New blog features

Last night I installed some new features for the YAR blog to improve your reading and writing experience.

The main new feature is the new “Related YAR posts” section at the bottom of every post, just before comments. It shows three posts that the computer guesses are similar in content to the article you are viewing. Now that we have 54 posts in the archives and counting, this is one way to introduce new visitors to older content they might not have seen. (more…)

Revival, anyone?

Perhaps I am writing this because where I live, I have to explain at least once a week what a Mennonite is, our core values and goals, and this makes me long to see more of us practicing them. Perhaps I am writing this because I am tired of silences and homogeny of so many different kinds…who knows? I’m just glad that YAR offers a chance to talk…

Here in Athens, Ohio, we take pride in many things: our farmers’ market, fair trade coffee shops, beautiful hiking trails and rock formations, and the obvious diversity in our population: undergrads known for making O.U. the on-again-off-again #1 party school, international grad students, professors in tweed jackets, and colorful Appalachian locals. I revel in the atmosphere of a college town, especially one so “progressive,” at least for Ohio. I have to face it; I like to feel “different,” on the “verge” of something, and Athens allows me to have this faith in Humanity’s ability to create and evolve. Speaking of the “p” word (“progressive,” in case you are confused), one would think that being Mennonite would immediately peg us as “different” in the larger society. But the kind of Mennonite I want to be–actively seeking out peace and justice according to Christ’s example, accountable simple living and community, and heck–maybe even preaching one day– does not involve head coverings or long hair and dresses. So what distinguishes my “sect” of Mennos, those who have greatly assimilated back into the dominating culture out of fear, comfort, or for some other reason? (more…)

Maeyken Wens: One face of Early Anabaptism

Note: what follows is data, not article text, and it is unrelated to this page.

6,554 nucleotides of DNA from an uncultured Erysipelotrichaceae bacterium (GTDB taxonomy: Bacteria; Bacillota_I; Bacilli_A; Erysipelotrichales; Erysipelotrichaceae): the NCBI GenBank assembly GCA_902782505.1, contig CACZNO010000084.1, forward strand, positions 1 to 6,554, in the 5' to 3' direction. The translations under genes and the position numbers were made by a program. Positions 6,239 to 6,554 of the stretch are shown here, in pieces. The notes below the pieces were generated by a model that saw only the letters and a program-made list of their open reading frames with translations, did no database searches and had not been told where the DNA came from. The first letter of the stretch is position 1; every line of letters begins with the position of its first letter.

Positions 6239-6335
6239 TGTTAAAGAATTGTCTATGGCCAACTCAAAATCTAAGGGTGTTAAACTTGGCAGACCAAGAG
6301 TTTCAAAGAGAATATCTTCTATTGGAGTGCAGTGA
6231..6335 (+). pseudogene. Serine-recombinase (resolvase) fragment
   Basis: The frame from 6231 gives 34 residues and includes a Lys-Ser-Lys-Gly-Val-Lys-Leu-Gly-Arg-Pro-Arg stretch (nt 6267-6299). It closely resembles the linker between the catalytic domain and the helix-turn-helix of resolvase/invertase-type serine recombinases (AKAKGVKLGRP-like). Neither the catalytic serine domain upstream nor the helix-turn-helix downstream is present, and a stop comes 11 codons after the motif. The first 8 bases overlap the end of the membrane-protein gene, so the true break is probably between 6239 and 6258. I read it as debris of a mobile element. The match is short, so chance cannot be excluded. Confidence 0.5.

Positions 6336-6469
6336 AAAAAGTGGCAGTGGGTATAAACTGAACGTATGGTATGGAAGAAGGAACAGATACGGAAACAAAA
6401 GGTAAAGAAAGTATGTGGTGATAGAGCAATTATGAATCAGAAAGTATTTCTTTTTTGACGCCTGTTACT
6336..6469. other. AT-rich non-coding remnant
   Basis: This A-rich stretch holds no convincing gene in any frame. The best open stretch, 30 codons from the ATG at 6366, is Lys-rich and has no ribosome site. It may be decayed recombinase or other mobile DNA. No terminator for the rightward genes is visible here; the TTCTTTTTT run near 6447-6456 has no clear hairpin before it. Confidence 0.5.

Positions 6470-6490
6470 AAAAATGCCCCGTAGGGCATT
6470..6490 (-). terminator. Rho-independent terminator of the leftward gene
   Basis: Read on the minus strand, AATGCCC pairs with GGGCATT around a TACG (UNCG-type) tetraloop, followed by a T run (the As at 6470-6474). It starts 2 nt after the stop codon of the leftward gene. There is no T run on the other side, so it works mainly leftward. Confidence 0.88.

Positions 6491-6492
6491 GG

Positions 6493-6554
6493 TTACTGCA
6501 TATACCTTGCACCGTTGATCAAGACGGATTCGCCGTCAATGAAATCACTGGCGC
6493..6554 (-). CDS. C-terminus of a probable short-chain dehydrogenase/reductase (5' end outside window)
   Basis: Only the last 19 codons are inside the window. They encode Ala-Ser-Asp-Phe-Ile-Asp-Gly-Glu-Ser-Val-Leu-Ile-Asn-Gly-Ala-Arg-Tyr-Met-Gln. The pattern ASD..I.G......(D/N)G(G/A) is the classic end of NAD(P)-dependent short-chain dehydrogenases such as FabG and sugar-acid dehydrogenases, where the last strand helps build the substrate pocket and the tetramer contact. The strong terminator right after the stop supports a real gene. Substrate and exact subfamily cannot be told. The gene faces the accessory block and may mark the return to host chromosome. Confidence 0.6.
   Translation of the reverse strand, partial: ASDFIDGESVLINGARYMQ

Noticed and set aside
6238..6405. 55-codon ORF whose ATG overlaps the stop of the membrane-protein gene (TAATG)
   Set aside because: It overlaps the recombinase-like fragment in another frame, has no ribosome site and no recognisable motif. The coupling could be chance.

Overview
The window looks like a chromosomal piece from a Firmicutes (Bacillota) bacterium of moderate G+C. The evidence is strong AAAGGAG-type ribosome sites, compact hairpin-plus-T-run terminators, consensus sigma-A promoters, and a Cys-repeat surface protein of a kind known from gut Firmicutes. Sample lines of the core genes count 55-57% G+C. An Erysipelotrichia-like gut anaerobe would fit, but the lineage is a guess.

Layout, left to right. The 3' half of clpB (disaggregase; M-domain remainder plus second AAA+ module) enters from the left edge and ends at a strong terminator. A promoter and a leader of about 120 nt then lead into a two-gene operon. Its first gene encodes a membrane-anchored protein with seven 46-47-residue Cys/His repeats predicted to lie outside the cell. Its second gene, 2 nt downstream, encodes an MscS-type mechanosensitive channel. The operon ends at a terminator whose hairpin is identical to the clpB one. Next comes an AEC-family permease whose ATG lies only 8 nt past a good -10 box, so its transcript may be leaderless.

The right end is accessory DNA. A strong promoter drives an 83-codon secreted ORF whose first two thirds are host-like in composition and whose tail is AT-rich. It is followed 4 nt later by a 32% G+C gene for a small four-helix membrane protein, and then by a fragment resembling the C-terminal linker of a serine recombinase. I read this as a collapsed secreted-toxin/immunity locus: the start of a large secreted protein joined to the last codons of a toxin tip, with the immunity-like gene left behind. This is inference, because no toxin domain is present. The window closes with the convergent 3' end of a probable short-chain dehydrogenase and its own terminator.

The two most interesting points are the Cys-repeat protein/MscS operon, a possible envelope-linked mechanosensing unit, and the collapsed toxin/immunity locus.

There’s been a couple of posts today referencing early Anabaptists and discussing what exactly they stood for. As Jonny pointed out, they are far from homogenous. I always like pointing out the example of the Batenburgers, survivors of the Muensterites who basically turned terrorist. I always like pointing out their infidel-hating, cow-massacring ways to counterbalance any overly pious view of early Anabaptists.

But I’m not here to write more about the Batenburgers. Instead I’d like to look at a woman named Maeyken Wens who was burned at the stake in Antwerp on October 6th, 1573. If you’ve ever flipped through the Martyr’s Mirror, you may have come across the image that goes with her story (at right). Unlike most of the Martyr’s Mirror etchings, its not an image of death or persecution, but of the aftermath. Her son Adriaen is sifting through the ashes looking for the tongue screw that clamped her tongue so she couldn’t sing or testify. I first heard her story from John Sharp, Mennonite historian, storyteller and father of Michael J. If you grew up Mennonite, you’ve probably heard it too and you may have even seen the tongue screw, carefully handed down from generation to generation to remind us of our persecuted past.

But it isn’t the story of the tonge screw that I want to write about either. It’s the letters Maeyken wrote to her husband and her son that interest me most. (more…)

How do we live out our peace witness?

It seems that a few posts have dealt with our Anabaptist identity, specifically regarding peacemaking. So I want in.

I know of a Mennonite church that’s had a lot of problems in the past decade. They’ve split in ’99, fired their pastor in ’02, and now their next pastor is resigning because he feels he can’t contend with the warring factions in the church.

Now, clearly, they have some militant members who see “winning” as the ultimate goal. They seem to want the church to be modeled after them. That’s a problem that’s reared its head every time the church has split or lost its pastor.

But more concerning is the people who believe in peacemaking, yet have expressed their belief by turning a blind eye to the problems, hoping they’ll go away. That is not peace; it is denial. And it’s sad to see our peace witness lived out in such a way. Jesus taught a “third way” of overcoming hostility, not fight or flight but attacking the problem (not the person) head-on. He taught that we shouldn’t use violence, but we should work to expose evil, even when it resides inside of ourselves.